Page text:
Thursday, February 28, 2008

Acamademic Application

In today's installment of Academic Application, I will be putting my years of study of the Spanish language to use, attempting to translate a story from Telemundo's website for all you gringos.

TOKIO (AFP) - Científicos japoneses se declararon el jueves convencidos de que existe un noveno planeta, hasta ahora desconocido, que gravita en los confines de nuestro sistema solar, dos años después de que la comunidad científica excluyera de esa categoría.

TOKYO (AFP) - Japanese scientists announced Thursday that they are convinced that a new planet exists, which they did not know until now, and that lies in the confines of our solar system, two years after the scientific community ignored that topic.
Okay, let's see the English version of that article and see how close I got.
TOKYO (AFP) — Scientists at a Japanese university said Thursday they believed another planet up to two-thirds the size of the Earth was orbiting in the far reaches of the solar system.

The researchers at Kobe University in western Japan said calculations using computer simulations led them to conclude it was only a matter of time before the mysterious "Planet X" was found.

"Because of the very cold temperature, its surface would be covered with ice, icy ammonia and methane," Kobe University professor Tadashi Mukai, the lead researcher, told AFP.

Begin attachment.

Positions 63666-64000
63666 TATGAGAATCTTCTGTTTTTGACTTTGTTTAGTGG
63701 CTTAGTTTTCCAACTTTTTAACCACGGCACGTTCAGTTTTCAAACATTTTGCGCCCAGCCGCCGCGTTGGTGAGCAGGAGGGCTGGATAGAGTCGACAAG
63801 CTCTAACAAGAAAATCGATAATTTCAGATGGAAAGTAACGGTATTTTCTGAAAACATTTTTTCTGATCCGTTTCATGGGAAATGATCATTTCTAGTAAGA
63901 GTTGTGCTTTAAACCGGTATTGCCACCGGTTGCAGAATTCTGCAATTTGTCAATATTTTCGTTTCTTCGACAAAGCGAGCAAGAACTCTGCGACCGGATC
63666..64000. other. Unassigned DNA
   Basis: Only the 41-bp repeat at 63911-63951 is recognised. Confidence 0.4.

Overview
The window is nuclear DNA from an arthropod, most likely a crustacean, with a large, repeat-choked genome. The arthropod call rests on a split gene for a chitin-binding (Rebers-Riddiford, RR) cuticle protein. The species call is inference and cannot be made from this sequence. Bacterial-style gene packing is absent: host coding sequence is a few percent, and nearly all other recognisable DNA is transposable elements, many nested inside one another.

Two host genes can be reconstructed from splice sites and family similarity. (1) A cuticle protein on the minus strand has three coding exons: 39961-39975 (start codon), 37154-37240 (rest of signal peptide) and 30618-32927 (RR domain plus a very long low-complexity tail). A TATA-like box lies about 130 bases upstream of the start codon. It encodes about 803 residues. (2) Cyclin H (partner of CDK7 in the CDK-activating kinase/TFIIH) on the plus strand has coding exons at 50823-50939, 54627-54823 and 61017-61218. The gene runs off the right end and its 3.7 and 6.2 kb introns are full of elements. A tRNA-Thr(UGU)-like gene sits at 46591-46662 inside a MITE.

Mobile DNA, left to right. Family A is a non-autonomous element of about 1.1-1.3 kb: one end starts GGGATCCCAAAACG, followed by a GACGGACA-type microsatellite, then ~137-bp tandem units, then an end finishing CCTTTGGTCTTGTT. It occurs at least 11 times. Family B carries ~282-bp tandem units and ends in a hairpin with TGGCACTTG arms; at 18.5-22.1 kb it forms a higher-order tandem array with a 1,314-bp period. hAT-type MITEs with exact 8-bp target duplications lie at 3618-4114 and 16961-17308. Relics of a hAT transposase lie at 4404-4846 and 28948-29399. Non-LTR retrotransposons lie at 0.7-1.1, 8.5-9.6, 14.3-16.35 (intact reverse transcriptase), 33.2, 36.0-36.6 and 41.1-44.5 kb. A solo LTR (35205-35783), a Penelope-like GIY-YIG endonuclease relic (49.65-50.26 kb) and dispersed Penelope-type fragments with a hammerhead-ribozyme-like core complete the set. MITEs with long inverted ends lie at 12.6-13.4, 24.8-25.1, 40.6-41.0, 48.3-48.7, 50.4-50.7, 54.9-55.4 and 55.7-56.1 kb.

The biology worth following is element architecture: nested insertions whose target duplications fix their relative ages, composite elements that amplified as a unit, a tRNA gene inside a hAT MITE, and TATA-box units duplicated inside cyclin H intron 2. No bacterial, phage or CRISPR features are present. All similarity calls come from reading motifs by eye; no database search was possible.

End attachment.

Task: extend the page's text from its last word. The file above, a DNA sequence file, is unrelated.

The study by Mukai and researcher Patryk Lykawka will be published in the April issue of the US-based Astronomical Journal.

"The possibility is high that a yet unknown, planet-class celestial body, measuring 30 percent to 70 percent of the Earth's mass, exists in the outer edges of the solar system," said a summary of the research released by Kobe University.

"If research is conducted on a wide scale, the planet is likely to be discovered in less than 10 years," it said.

Planet X -- so called by scientists as it is yet unfound -- would have an oblong elliptical solar orbit and circle the sun every thousand years, the team said, estimating its radius was 15 to 26 billion kilometres.

The study comes two years after school textbooks had to be rewritten when Pluto was booted out of the list of planets.

Oh...two years after Pluto was excluded. I got three out of four clauses right...not too bad.

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